Plan to deploy British mercenaries in Somalia

By Ann Talbot
1 December 2010

British mercenaries are to be deployed in Somalia, according to the London-based Sunday Telegraph. The Telegraph, which is well informed on military matters, revealed last week that the Foreign Office has been in talks with a firm that employs former members of the Special Boat Service (SBS).

The ex-SBS men will work with local warlords to take control of the coastline along the strategic shipping route that runs around the Horn of Africa. Ostensibly the plan is an anti-piracy measure responding to the kidnapping of a British couple who were travelling in the area on their yacht. In reality, it expresses the renewed drive to colonial expansion in this vital area.

The SBS is the naval version of the Special Air Service (SAS). Traditionally, the SBS has specialised in amphibious operations, but it has been used in both Iraq and Afghanistan. In both cases the SBS has been used to capture or assassinate leading members of the resistance.

It is thought that a joint SAS/SBS squadron has been formed. The move would reflect the greater emphasis successive British governments have placed on the role of the Special Forces. They are seen as a cost effective way of increasing the UK’s global reach and participating in US-led wars of aggression. While the recent UK defence review made cuts in conventional forces, it recommended increasing the funding for Special Forces. Overseas aid was also protected in the coalition government’s austerity measures. This was advertised as a humanitarian measure, but the funding for the mercenary operation in Somalia will come out of the aid budget.

Drum Cussac, which claims to be “the market leader in anti-piracy and maritime security consultancy”, is to supply the mercenaries. It already provides armed security for commercial vessels off the Horn of Africa and operates in the West African offshore oilfields. It is run by Jeremy Stampa Orwin, a former British army officer who served in the Scots Guards. A previous firm he ran shared offices with Sandline International, the company that became notorious for its role in Papua New Guinea and Sierra Leone. It shipped some 35 tonnes of weapons to Sierra Leone when a United Nations arms embargo was in force. Stampa Orwin has insisted that while the two companies sometimes collaborated they were separate entities.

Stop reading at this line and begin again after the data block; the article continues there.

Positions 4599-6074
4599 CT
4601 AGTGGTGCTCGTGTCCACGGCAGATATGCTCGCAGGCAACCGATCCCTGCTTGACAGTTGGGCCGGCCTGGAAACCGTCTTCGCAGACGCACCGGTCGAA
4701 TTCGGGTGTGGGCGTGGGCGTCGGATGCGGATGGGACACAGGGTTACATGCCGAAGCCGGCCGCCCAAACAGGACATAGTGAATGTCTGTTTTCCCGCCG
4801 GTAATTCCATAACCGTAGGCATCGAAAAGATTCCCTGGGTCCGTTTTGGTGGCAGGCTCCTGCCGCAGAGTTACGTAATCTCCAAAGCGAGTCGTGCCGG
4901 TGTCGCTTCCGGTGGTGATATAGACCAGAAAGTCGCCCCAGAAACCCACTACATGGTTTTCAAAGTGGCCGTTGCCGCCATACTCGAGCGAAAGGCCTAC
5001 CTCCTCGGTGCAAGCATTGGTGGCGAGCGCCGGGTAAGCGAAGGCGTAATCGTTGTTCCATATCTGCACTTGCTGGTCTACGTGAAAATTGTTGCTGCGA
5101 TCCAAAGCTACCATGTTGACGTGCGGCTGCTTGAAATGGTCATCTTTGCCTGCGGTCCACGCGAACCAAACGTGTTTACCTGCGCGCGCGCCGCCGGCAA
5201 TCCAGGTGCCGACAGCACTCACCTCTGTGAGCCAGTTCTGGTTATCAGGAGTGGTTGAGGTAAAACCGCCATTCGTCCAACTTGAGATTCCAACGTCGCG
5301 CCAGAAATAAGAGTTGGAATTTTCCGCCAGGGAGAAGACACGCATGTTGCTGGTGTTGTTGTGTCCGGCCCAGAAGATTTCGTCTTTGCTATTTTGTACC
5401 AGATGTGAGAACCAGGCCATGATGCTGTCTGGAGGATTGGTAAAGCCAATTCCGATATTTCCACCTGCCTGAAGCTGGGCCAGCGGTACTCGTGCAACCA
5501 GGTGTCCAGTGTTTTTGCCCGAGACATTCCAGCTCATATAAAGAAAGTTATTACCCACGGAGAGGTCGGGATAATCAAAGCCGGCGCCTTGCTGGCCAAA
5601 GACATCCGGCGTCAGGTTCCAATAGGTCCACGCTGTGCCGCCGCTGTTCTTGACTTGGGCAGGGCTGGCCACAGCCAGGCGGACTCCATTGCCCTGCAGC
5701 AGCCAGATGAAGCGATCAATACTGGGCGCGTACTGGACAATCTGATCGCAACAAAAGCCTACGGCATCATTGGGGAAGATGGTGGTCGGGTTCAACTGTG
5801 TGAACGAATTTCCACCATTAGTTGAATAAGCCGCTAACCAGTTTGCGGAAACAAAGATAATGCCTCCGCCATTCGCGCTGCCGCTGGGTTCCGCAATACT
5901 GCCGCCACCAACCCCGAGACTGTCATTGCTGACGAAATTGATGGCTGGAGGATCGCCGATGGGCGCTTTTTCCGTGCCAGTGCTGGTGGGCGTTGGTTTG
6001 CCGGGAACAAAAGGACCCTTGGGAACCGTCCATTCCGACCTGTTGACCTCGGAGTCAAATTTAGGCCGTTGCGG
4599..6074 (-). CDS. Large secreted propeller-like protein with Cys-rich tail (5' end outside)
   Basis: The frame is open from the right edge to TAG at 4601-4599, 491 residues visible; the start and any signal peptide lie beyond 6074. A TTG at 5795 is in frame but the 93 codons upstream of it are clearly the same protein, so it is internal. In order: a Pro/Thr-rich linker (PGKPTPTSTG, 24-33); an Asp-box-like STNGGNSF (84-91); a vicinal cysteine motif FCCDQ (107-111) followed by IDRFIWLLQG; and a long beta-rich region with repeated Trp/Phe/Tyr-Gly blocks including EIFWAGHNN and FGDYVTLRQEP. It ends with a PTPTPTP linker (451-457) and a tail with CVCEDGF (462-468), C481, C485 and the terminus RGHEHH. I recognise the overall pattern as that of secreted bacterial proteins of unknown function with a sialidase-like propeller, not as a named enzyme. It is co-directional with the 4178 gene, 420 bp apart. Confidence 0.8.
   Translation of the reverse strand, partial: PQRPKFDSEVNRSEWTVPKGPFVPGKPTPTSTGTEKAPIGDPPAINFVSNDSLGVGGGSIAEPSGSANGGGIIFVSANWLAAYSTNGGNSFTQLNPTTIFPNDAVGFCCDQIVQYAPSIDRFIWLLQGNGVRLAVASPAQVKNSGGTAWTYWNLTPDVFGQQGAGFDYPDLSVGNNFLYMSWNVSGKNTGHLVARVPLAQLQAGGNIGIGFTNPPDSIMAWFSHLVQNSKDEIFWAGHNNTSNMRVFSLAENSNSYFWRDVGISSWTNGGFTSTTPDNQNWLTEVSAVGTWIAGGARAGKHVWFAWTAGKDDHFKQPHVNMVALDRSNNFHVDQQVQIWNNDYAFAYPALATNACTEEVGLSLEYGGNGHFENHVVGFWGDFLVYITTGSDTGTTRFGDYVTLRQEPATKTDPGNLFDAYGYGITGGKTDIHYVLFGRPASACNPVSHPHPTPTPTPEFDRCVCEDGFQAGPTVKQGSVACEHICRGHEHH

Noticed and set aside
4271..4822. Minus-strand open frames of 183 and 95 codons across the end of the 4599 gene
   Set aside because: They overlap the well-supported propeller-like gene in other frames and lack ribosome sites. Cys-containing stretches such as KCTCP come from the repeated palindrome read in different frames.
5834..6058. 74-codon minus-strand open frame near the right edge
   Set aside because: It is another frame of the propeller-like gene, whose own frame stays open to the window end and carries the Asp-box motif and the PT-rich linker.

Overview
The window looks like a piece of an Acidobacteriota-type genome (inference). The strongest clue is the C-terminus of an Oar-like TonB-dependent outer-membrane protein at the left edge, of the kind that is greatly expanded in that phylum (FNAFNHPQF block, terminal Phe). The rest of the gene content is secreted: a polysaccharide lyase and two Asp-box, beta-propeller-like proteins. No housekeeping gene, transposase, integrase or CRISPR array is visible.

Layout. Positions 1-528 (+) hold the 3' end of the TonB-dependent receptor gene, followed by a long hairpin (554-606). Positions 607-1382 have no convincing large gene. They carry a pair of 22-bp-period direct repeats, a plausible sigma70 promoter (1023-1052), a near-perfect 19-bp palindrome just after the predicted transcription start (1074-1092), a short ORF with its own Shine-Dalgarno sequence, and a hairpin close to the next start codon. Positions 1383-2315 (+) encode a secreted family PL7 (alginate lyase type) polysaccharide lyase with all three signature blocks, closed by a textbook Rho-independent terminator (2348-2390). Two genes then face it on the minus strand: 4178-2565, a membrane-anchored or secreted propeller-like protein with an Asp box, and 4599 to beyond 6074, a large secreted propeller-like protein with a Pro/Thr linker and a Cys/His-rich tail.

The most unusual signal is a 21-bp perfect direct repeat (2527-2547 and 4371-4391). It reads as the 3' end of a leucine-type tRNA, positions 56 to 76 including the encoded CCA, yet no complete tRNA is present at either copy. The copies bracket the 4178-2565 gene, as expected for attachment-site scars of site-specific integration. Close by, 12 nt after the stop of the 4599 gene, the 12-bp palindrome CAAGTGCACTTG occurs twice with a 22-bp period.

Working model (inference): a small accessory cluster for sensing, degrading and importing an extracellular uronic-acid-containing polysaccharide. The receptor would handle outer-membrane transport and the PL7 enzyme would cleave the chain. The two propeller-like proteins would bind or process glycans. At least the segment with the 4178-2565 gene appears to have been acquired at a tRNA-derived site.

Sandline was established by Simon Mann and Tim Spicer, both former Scots Guards officers. Mann was imprisoned for his part in a failed coup attempt in Equatorial Guinea in which it has been alleged that former Prime Minister Margaret Thatcher’s son, Mark, was involved. Mann was released in November 2009 on humanitarian grounds.

Many of the personnel from Sandline subsequently worked for Aegis Defence Services, which Spicer set up in 2002. Aegis won the contract to supervise all the private security services in Iraq. Effectively, Spicer was in command of the second largest armed force in Iraq. The Pentagon cleared Aegis after a video was posted on the web showing its employees firing at Iraqi civilians. Their action was found to be within the rules for the use of force by civilian contractors.

The proposed use of mercenaries in Somalia reflects a growing trend by both the US and UK to rely on private contractors in addition to their own armed forces. The experience of Iraq has shown that these firms operate entirely beyond the reach of the law and with no concern for civilian lives.

The decision to use mercenaries in Somalia reflects the impasse that has been reached. The US-backed Transitional Federal Government (TFG) has proved ineffectual. Despite armed support from an African Union force (AMISOM) the TFG has failed to gain control of the capital Mogadishu. Large parts of the country are in the hands of al Shabaab, an Islamist militia. Increasingly, European governments are exploring the possibility of negotiating with elements in al Shabaab.

Uganda, which supplies the bulk of the troops for AMISOM, is pressing the UN to impose an air and sea blockade on Somalia that will prevent al Shabaab from shipping in weapons and exporting the commodities that pay for its military operations. The US is reluctant to take this route or to allow Uganda to increase its forces in Somalia. There is a danger that a larger African Union presence would risk antagonising Eritrea and bringing Ethiopia back into the conflict. Neighbouring Sudan is in negotiations with al Shabaab. Under these circumstances the long-running Somali conflict may become a more generalised war throughout the entire Horn of Africa region.

The British plan is an attempt to mobilise local forces that will not antagonise Somalia’s neighbours. In its present straitened economic condition Britain is finding it difficult to continue to play a role on the world stage with conventional forces. But as one of the most experienced of colonial powers Britain is searching for new methods of working that will allow it to maintain its position as America’s most loyal partner.

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